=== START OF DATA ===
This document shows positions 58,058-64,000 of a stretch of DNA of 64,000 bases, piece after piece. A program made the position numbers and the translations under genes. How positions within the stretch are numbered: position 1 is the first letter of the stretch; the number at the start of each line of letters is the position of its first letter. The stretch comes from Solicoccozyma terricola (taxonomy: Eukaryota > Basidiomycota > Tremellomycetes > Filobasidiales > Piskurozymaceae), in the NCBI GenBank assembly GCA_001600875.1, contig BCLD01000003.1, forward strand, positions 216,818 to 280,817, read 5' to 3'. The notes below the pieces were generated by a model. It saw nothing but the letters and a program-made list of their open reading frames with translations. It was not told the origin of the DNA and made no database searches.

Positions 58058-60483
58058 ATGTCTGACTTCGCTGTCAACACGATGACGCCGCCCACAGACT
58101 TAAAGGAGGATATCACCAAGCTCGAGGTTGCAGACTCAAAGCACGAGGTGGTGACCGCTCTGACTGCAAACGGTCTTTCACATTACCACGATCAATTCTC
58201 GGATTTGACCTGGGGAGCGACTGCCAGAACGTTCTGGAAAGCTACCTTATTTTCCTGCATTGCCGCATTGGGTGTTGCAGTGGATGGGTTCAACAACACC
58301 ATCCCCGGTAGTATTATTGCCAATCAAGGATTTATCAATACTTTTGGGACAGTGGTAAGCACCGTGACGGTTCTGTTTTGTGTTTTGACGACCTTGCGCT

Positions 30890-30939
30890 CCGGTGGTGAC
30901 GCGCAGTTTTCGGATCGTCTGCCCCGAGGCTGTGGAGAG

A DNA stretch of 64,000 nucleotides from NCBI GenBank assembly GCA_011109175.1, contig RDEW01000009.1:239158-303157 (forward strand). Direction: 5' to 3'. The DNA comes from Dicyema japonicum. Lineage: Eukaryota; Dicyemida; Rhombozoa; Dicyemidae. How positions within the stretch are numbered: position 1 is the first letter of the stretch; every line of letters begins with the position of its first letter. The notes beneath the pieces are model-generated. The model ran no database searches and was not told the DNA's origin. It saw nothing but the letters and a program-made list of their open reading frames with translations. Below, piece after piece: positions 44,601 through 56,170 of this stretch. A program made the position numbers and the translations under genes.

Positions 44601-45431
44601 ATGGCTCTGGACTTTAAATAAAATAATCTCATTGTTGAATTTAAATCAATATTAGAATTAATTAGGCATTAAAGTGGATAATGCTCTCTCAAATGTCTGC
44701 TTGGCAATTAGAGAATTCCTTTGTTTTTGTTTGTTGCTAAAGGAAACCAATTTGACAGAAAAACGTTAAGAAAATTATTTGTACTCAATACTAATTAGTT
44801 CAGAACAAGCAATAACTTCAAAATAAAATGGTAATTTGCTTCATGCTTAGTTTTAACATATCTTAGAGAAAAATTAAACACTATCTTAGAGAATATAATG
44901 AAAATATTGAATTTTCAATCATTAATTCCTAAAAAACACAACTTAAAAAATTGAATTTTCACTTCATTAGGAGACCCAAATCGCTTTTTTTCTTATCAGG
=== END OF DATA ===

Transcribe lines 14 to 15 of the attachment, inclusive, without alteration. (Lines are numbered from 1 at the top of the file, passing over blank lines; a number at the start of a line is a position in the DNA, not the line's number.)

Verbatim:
44801 CAGAACAAGCAATAACTTCAAAATAAAATGGTAATTTGCTTCATGCTTAGTTTTAACATATCTTAGAGAAAAATTAAACACTATCTTAGAGAATATAATG
44901 AAAATATTGAATTTTCAATCATTAATTCCTAAAAAACACAACTTAAAAAATTGAATTTTCACTTCATTAGGAGACCCAAATCGCTTTTTTTCTTATCAGG